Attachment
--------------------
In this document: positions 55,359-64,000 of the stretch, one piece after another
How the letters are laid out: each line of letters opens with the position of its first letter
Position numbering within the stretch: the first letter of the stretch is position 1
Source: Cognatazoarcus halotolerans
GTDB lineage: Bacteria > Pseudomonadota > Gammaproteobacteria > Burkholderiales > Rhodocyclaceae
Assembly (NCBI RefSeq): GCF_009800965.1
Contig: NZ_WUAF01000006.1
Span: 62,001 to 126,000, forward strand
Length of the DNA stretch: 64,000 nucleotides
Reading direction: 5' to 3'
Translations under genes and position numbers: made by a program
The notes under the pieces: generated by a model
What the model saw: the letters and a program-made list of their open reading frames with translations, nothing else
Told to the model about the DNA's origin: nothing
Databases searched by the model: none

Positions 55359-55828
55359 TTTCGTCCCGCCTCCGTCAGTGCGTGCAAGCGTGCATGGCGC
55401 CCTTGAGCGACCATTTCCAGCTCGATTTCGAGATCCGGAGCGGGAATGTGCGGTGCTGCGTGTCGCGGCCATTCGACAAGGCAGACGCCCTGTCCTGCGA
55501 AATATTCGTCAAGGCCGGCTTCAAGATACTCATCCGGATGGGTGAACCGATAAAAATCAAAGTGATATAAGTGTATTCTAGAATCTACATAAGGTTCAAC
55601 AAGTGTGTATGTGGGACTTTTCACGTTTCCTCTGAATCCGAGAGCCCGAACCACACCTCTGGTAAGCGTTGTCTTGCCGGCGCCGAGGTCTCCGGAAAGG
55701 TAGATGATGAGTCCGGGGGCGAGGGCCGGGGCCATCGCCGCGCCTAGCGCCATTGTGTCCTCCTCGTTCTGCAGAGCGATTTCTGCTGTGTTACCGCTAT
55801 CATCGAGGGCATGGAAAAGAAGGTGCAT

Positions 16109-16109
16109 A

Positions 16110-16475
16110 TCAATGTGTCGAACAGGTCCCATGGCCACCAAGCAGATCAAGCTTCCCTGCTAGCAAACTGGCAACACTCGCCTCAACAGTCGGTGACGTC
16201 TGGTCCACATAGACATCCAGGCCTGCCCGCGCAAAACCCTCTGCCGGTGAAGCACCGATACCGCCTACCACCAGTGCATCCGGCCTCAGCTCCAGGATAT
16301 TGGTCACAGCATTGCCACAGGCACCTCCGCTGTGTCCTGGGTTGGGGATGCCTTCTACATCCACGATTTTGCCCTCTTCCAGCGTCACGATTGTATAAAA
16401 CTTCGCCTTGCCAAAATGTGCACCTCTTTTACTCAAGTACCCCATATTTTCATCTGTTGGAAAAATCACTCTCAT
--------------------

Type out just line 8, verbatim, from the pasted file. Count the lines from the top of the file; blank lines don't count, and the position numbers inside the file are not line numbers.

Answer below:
Span: 62,001 to 126,000, forward strand